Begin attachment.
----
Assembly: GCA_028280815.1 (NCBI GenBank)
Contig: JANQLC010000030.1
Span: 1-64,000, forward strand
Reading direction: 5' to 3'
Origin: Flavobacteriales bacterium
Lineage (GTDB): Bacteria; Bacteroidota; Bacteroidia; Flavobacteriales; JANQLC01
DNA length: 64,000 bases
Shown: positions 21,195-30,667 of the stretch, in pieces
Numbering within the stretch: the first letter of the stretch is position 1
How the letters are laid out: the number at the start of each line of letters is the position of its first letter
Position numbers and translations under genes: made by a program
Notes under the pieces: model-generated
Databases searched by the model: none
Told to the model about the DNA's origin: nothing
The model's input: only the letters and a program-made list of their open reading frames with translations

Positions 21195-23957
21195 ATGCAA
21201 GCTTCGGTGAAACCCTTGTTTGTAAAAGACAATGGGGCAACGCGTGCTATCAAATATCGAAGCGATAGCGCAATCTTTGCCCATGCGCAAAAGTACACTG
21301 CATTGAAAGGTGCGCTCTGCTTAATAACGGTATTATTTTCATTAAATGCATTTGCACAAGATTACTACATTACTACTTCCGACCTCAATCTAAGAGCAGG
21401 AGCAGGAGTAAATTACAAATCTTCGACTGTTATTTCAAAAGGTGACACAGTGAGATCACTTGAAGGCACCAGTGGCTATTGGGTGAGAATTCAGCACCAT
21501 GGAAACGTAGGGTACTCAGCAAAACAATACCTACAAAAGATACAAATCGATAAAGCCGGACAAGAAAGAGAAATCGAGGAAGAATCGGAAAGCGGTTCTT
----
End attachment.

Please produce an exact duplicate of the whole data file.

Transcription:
Assembly: GCA_028280815.1 (NCBI GenBank)
Contig: JANQLC010000030.1
Span: 1-64,000, forward strand
Reading direction: 5' to 3'
Origin: Flavobacteriales bacterium
Lineage (GTDB): Bacteria; Bacteroidota; Bacteroidia; Flavobacteriales; JANQLC01
DNA length: 64,000 bases
Shown: positions 21,195-30,667 of the stretch, in pieces
Numbering within the stretch: the first letter of the stretch is position 1
How the letters are laid out: the number at the start of each line of letters is the position of its first letter
Position numbers and translations under genes: made by a program
Notes under the pieces: model-generated
Databases searched by the model: none
Told to the model about the DNA's origin: nothing
The model's input: only the letters and a program-made list of their open reading frames with translations

Positions 21195-23957
21195 ATGCAA
21201 GCTTCGGTGAAACCCTTGTTTGTAAAAGACAATGGGGCAACGCGTGCTATCAAATATCGAAGCGATAGCGCAATCTTTGCCCATGCGCAAAAGTACACTG
21301 CATTGAAAGGTGCGCTCTGCTTAATAACGGTATTATTTTCATTAAATGCATTTGCACAAGATTACTACATTACTACTTCCGACCTCAATCTAAGAGCAGG
21401 AGCAGGAGTAAATTACAAATCTTCGACTGTTATTTCAAAAGGTGACACAGTGAGATCACTTGAAGGCACCAGTGGCTATTGGGTGAGAATTCAGCACCAT
21501 GGAAACGTAGGGTACTCAGCAAAACAATACCTACAAAAGATACAAATCGATAAAGCCGGACAAGAAAGAGAAATCGAGGAAGAATCGGAAAGCGGTTCTT